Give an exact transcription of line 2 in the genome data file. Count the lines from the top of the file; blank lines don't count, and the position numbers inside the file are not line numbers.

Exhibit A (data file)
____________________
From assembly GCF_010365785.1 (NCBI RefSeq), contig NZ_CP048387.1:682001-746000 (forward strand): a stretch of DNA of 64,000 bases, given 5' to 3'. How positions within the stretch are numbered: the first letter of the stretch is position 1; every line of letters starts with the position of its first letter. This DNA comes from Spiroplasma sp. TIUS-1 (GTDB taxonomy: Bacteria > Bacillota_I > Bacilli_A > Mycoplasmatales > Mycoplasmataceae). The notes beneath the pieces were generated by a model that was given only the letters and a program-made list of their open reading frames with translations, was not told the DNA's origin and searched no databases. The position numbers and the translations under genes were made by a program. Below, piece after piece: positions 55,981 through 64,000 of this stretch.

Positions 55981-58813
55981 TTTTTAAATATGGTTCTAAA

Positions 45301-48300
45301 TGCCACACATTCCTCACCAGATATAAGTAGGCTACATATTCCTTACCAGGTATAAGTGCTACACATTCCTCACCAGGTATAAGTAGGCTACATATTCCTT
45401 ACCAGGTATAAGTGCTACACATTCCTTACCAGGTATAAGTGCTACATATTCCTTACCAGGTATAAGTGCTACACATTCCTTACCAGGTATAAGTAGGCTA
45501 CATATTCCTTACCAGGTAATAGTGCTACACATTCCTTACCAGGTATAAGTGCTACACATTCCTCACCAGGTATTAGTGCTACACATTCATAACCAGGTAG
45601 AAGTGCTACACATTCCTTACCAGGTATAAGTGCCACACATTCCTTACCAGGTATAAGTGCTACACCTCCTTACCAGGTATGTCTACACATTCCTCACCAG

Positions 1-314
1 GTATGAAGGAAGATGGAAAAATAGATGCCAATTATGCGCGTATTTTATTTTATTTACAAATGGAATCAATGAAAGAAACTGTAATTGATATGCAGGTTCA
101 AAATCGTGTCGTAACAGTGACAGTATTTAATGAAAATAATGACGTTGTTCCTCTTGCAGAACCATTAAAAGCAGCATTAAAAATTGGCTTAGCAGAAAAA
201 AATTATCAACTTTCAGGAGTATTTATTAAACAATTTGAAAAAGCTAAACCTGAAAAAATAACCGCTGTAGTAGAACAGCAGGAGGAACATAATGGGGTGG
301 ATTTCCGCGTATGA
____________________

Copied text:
Positions 55981-58813